Bornholm

We arrived in Hammerhavnen in the morning, and after getting some breakfast, we decided to take a walk in the area. Bornholm has many hiking paths, and one reason we had chosen to go to Hammerhavnen was its location right next to the nature reserve Hammeren. On this northern tip of Bornholm, granite makes up the ground, making it very different from the rest of Denmark. We filled our backpack with drinks and snacks in the hope of making Mattis want to walk the whole route with us, and started the route that took us up the coast. We soon came past goats and sheep living in the reserve, and met many other tourists taking in the beautiful nature. When we reached the ruins of a small chapel we consulted our guidebook and decided that the 7 km route was too long for us. Instead we started back and crossed over and up towards the light house located at the highest point of Hammeren. The road up there was steep, and Mattis didn’t find the hike that great anymore, but in the end we made it, and from the light house we could see all the way to Sweden. On the way back to the harbour, we made our way along the man made lakes in the area that originate from the granite quarries. Nowadays, they are impressive rocks which I guess most people visiting Bornholm go to see.

Hammershus is a medieval castle build on the hills above Hammerhavnen. We new it from a kids movie, so naturally we had to go for a visit. Once again we could follow one of the many hiking paths, this time along the coast towards the south. On the way we made a stop at the tiny light house that guides sailors into the harbour. It was so small that we could see the tinted glass, and Runa got a small lesson on navigation.

Our kids are not keen on the sailing part of our holidays, so the deal this year was that we would take the longer turn to get to Bornholm, but once there we would explore the island from a few harbors only. After three days in Hammerhavnen we decided to move on Christiansø, a small rocky island just 20 nm away. Bornholm is known to be crowded in the summer, and Christiansø is probably the worst harbor of all in that regard, so we left early in the morning in order to arrive before the crowd. It was a nice, but very misty sail, in which we could hear the fog horns from the cargo ships in the nearby route. But soon the sun broke through, and Christiansø appeared in the distance. We could see a number of sailboats heading towards Christiansø, but still managed to get a nice spot on the smaller of the two islands that make up the harbor. Christiansø has most likely been used as a natural harbour for centuries, but in 1684 a fortress was build on the islands, and today approximately 80 people live there year round, mainly making a living from the many tourists visiting the islands. We visited the museum and took a walk around the very small island, but in the end, the most exiting thing happening was that there was boat in the harbor with a girl Runa’s age on board, and the two went shrimp fishing. And ended up catching so many shrimps that it took three ours for us to clean them.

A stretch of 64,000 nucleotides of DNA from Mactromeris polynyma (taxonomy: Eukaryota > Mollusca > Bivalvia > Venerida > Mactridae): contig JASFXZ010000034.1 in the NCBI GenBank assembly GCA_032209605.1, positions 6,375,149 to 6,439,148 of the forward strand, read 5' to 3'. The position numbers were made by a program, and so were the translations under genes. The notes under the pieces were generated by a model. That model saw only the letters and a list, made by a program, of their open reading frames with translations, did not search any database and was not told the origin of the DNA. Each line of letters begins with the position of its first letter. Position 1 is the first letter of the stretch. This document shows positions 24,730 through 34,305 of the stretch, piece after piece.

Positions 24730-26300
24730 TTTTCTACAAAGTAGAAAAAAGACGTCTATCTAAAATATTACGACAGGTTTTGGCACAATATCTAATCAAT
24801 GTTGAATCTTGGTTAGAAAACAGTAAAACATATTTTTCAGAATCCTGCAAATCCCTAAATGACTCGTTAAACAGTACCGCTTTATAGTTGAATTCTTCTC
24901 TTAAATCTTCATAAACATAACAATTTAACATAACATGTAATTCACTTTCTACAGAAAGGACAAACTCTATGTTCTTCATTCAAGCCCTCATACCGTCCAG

Christiansø is an amazing place, but after three days we were ready to move on to our last destination on Bornholm, Gudhjem, the tourist capital of the island. The harbors on Bornholm are tiny, so we decided to leave early in the morning once again, in the hope of getting a place. And we were lucky, and got a place right next to Runa’s friend from Christiansø. At night time, the whole basin had been filled with sailboats, with the last couple of guests being told that they could tie up, but would have to leave the next morning before the post boat needed to get out.

After successfully fulfilling our first mission of getting ice cream, we continued to the dinosaur museum. We love dinosaurs. We have countless numbers of books for kids about dinosaurs, and somehow they also manage to collect endless dinosaur dolls and teddies. So obviously we needed to visit the dinosaur museum. Actually, it was more like a geology museum, but that didn’t really matter. We learned about how the island of Bornholm was created, and saw rocks that had taken shape after the sea floor. It was very cool. And when we missed the planned bus back, we went to a flee market and bought comics for Runa to read sailing back towards Bremerhaven.

We kept Gudhjem as our base for the rest of our time on Bornholm, enjoying the place, practicing rowing in both of our dinghies and visiting nearby Svaneke where we bought beer and herring. And ice cream, of course.

When it was time to leave and head towards Bremerhaven, we had fairly strong winds from south west. Pretty much from the direction we were heading. After an extra weather check, we decided to leave in the afternoon. That way we could sail down the coast of Bornholm in lee of the strongest winds, reach the open ocean when the wind had abated a bit in the evening and take the worst part while the kids were sleeping. But for that plan to work out we needed to get ourselves out of the harbor. And since we had been there for some days, we had been packed pretty far into the corner of the basin. But after waiting for a couple of hours, as the other boats that wanted to leave slowly took turns to get out, we finally also made it, and could spend the day in the outer basin, preparing to go sailing again.

 

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2 thoughts on “Bornholm

  1. Pingback: From Bornholm to Stralsund | Immersed

  2. Pingback: Night sailing | Immersed

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